Film Scratches focuses on the world of experimental and avant-garde film, especially as practiced by individual artists. It features a mixture of reviews, interviews, and essays.
A Review by David Finkelstein.
H. (2014), a haunting and poetic new feature by Rania Attieh and Daniel Garcia, presents motifs from the story of Helen of Troy that are re-imagined in the parallel stories of two women named Helen in contemporary Troy, New York. The first Helen (in a fine performance by Robin Bartlett) and her husband Roy (Julian Gamble) are in their seventies, and her life centers on her obsession with caring for a very lifelike doll as if it were a real baby. Her obsession is part of a larger culture of “reborn babies,” and she meets regularly with other adult women to talk about their dolls. She also uploads videos about caring for dolls to share with an apparently worldwide subculture. The other Helen (the fine Rebecca Dayan) is thirty, and is a collaborative artist with her husband Alex (Will Janowitz). This Helen is pregnant, but there are many hints that something is seriously wrong with her marriage, her pregnancy, and their art career.
The plot revolves around a mysterious atmospheric change, possibly caused by a meteor, which causes many residents of Troy (including Roy and the younger Helen) to become catatonic, act strangely, and wander off into the woods. The film plays with some familiar tropes from science fiction, but in the service of creating a mysterious and poetic meditation on larger changes in our society – a surrealist film prose poem with mythic resonance. Disturbing images of a riderless horse which leads the citizens of Troy into the woods or of an enormous head floating down the river lift the story from the realm of the everyday into the realm of the fabulous. The film’s evocative score (Garcia, along with Kazu Makino, Alex Weston and Jesse Gelaznik), expressionistic minimalism along the lines of Arvo Pärt, works beautifully to facilitate this transition. (The music is so well integrated that one would never suspect it is by four composers.) The cinematography (also by Garcia) uses subtle color gradations and hand-held camerawork to greatly expressive effect.
The events and images in H. are very specific in their detail and their presentation, but the film doesn’t wrap them up and hand them to us with one obvious interpretation. Rather, there are a cluster of related meanings which underlie the film, and these invite us to supply our own take on the story. The sense that the film’s images are not random but have a strong (if hidden) coherence encourages us to trust them. The opportunity for the viewer to participate creatively in building the film’s meaning enriches our experience of the its possibilities.
For me, the stories of two women who live in a fantasy of motherhood resonated strongly with pervasive changes in our culture, in which more and more people are devoting themselves to delusional senses of community, a delusional sense of collective action, and a deluded sense of creating a vibrant and living artistic tradition. One example would be those who spend hours each day immersed in imaginary online worlds such as Second Life. Or those who imagine that collecting signatures for an online petition has a genuine political effect. Or those that endlessly exchange videos which are mashups and remixes, thinking that they are developing a new art form. It is easy to imagine those who are seriously computer-addicted or phone-addicted as similar to the hypnotized, catatonic people in H., who simply disappear out of their own lives. In the film’s disturbing climax, young Helen’s break from reality is specifically depicted as being a confusion between the real world and the digital world.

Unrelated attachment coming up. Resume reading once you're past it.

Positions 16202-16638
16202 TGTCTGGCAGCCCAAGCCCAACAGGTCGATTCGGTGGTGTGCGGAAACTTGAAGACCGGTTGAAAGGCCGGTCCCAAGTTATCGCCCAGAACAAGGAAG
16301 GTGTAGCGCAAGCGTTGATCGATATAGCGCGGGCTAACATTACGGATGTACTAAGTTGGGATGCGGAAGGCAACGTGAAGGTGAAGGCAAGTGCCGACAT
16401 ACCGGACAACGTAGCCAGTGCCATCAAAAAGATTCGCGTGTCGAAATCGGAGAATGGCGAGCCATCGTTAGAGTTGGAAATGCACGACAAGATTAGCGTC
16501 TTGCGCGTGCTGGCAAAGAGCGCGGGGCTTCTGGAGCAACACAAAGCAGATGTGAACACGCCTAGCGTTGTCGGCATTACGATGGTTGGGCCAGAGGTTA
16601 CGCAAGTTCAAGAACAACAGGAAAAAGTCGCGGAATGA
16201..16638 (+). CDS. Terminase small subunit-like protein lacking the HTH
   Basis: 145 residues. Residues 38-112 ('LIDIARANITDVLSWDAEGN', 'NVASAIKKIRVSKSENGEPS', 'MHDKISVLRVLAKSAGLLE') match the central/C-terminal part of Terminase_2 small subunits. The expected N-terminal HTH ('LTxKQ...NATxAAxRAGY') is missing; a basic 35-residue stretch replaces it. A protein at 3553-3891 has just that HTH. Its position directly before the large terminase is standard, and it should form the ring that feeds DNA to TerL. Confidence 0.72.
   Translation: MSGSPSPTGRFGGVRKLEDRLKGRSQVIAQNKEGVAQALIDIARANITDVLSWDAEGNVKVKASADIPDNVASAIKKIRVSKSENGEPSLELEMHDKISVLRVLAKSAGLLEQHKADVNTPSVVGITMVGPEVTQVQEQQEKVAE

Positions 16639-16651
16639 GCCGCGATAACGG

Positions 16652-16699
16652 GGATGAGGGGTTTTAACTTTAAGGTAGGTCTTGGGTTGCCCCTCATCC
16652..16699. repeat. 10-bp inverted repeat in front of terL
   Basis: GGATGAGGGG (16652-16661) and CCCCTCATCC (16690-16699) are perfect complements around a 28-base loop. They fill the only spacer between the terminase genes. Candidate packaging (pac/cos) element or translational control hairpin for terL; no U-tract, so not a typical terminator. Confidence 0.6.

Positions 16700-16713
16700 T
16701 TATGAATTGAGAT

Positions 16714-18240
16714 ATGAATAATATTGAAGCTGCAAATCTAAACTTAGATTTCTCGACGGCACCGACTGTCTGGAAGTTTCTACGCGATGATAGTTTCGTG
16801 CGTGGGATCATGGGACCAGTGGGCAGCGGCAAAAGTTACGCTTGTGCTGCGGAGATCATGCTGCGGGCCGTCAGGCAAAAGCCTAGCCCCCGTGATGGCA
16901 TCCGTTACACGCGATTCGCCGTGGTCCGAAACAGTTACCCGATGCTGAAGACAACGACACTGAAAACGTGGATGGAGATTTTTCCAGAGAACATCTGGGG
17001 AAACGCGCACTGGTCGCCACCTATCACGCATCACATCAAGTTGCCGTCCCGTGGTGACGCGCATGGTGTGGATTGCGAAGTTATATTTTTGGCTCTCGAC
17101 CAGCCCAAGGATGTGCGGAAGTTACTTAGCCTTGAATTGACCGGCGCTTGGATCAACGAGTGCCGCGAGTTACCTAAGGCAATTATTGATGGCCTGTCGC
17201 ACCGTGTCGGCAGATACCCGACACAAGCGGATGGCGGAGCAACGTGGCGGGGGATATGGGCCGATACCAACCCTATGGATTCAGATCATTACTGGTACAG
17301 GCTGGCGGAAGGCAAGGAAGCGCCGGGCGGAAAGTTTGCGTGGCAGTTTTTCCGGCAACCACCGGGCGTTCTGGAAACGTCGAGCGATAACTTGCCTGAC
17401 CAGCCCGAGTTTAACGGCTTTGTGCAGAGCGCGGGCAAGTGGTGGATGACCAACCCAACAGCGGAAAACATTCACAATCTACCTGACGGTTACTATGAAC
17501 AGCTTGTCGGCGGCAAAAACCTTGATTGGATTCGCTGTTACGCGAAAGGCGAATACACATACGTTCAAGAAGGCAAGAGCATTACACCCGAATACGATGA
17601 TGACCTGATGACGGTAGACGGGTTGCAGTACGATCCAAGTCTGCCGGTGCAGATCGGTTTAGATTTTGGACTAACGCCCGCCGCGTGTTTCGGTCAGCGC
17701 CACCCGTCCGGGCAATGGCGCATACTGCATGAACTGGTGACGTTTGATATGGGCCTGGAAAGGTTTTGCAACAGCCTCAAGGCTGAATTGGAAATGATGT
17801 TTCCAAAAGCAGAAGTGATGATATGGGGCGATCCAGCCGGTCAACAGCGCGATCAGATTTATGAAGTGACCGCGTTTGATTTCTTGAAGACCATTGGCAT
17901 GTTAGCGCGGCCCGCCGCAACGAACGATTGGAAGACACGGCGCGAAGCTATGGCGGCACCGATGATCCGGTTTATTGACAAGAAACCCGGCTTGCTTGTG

When we watch the women in the older Helen’s doll group fussing over their baby dolls, it is deeply creepy to see so many adult women whose emotional lives are focused on the imaginary. (Helen even sets her alarm each night so she can wake up for a 2am feeding.) To my mind, it contrasted strongly with the way that little girls play with dolls, which is so creatively driven towards exploring an adult life still to come. According to the filmmakers, the idea of the dolls is based on a real culture and community, which should give us all pause.
The four lead characters are not obvious online addicts, that is, they are not 19 year old coders or hackers who spend 20 hours a day glued to a screen. This strongly reinforces the idea that the film is speaking of larger, pervasive changes in our culture, which affect people of all ages and types, and are gradually unmooring all of us from a grounding in our real lives. All four characters are written and performed with the complexity and depth of real people. Attieh and Garcia are young artists, but they are adept at understanding characters of different ages, and allowing the actors to help them shape performances which ring true. The filmmakers trust their intuitions enough to allow powerful and surprising visual images to serve their vision, and they have the artistic skill to shape these visions into a poetic and resonant form. I, for one, am excited to see where their imaginations will take them next.
David Finkelstein is a filmmaker, musician, and critic. For more information on Film Scratches, or to submit an experimental film for review, contact firstname.lastname@example.org.